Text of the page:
Content marketing is about informing and entertaining your audience, social media is about promoting your content, and SEO is about making sure the technical t’s are crossed and i’s are dotted so search engines can find your content, right? Wrong. All three work toward the same thing: achieving relevance for your audience.
With the organic online marketing ecosystem growing, it’s no surprise that SEO, social media, and content marketing are finding themselves under the same umbrella. When the three are working in sync, they help acquire customers and increase website traffic through valuable content. This is in part due to the changes to Google algorithms, which now factor social signals as an indicator in search rankings. To make an organic marketing plan that works towards your company’s goals, it’s important to know how content marketing, social media and SEO all fit into the same strategy.
Here are 5 ways content marketing, social media and SEO work together to improve organic marketing
Google uses Twitter to discover new content
The world wide web is an ever-growing public library filled with content and no central filing system. Google gathers pages during its crawl process and then creates an index, so we know where to find things when we’re searching for it. This process can be quite tedious with the amount of content being produced each day and every hour. With the help of Twitter, content that has generated a lot of traction on Twitter can cut the time it takes Google to find your content. Factors such as how many retweets, how many people tweeted the content, and the time frame of when the content was shared are all taken into consideration when indexing the content. Content indexation is important for SEO because the faster you can get your content indexed, the faster you’ll get rewarded through organic traffic to your site.
Social shares is the new link building
One of the many factors that contributes to a high ranking in Google’s SERPs is how many linkbacks your website receives. Unfortunately, this factor is easily manipulated through black-hat SEO techniques, such as keyword stuffing, invisible text, and creating “fake” websites that link back to the website you’re trying to optimize. As a result, Google has instead chosen to look into social signals like Tweets, Facebook posts, +1s and so on, as a non-manipulated way of getting links. Gone are the days where you had to work hard on creating “link juice”—now, social media and SEO can work together to give your website the link backs it needs.
Boost authority with your social media influence
In simple terms, Google will rank your blog posts and website higher if it sees that you are a credible source. In addition to determining your credibility based on how many people link back to you, Google also considers your social media influence. How this is determined is based on many different factors that include relevance, reach, and resonance. To see how you rank on these factors, ask yourself these questions: is your content relevant to your brand, how many people are you able to reach with the content you’re sharing on your social profiles, and are the people engaging with your content valuable to you, i.e. whether they are influential bloggers and brands.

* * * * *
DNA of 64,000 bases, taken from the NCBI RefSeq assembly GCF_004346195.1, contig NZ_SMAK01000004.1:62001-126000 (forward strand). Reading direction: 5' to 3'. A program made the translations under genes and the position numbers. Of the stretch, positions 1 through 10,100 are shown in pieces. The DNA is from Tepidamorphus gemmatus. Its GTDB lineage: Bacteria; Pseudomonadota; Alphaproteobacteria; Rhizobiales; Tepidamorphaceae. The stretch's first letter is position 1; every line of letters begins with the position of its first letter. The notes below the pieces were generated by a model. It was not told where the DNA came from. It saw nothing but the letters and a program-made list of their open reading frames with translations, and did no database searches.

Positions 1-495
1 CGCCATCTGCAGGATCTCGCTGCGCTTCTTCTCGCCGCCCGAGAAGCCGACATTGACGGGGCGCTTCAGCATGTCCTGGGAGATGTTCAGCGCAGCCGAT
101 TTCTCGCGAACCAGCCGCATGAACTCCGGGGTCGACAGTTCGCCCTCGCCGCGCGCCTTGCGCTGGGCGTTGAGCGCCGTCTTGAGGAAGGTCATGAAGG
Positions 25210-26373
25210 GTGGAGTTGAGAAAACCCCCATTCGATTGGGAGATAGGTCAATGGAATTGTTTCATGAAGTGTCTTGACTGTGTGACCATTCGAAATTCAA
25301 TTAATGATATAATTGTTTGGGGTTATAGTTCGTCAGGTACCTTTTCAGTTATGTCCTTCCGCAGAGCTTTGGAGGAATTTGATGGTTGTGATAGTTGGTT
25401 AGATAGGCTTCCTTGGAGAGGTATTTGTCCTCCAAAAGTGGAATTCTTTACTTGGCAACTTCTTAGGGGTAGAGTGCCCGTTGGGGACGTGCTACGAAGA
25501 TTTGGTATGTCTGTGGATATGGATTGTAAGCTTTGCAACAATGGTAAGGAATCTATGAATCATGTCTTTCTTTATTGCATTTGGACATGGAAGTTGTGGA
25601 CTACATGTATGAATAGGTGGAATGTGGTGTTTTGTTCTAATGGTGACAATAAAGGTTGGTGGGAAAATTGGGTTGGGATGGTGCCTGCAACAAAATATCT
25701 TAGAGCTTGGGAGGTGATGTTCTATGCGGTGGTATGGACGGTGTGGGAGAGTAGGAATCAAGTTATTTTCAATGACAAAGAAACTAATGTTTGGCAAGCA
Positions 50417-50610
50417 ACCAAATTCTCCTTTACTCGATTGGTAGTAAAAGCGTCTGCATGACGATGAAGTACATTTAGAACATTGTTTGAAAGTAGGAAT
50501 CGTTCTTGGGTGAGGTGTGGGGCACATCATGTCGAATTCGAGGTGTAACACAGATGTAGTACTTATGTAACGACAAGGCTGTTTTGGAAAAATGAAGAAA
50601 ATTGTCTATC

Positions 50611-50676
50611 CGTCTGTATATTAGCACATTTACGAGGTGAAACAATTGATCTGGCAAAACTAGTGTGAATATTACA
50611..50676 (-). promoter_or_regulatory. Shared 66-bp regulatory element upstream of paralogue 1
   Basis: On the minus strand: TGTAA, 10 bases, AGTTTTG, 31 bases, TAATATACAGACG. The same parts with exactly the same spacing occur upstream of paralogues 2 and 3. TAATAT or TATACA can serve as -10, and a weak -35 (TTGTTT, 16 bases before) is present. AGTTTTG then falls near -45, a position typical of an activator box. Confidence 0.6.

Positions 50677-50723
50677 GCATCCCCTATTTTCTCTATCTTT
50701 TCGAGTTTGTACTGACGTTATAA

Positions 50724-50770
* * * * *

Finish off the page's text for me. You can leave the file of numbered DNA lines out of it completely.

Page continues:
Google loves Google+
This one is pretty obvious: Google factors in your presence on Google+. Take 10 minutes each day to spend on your brand’s Google+ page, whether it’s to post something on your business profile, or posting your content into Google+ communities. Be sure to post the content you want to be ranking for on Google+ to prove to Google that you are worthy of positioning high in their search engine.
SEO isn’t all technical anymore
With the many algorithm changes Google has gone through, now more than ever, content is King. Google wants the best, most relevant content to rank highly, and the result is that SEO has become more human-friendly. Google is looking more at the kind of content you’re sharing with people, instead of the number of keywords you can shove into a blog post or website. Yes, technical stuff like where you place your keyword in your H1, URL, meta description, and title tag still matters. But, more importantly, it’s how you use those keywords to answer questions people are genuinely asking. Rather than just entering a stand-alone keyword like “hair dye”, optimize for phrases such as “how to use hair dye?” This will help you create content that really matters to people.
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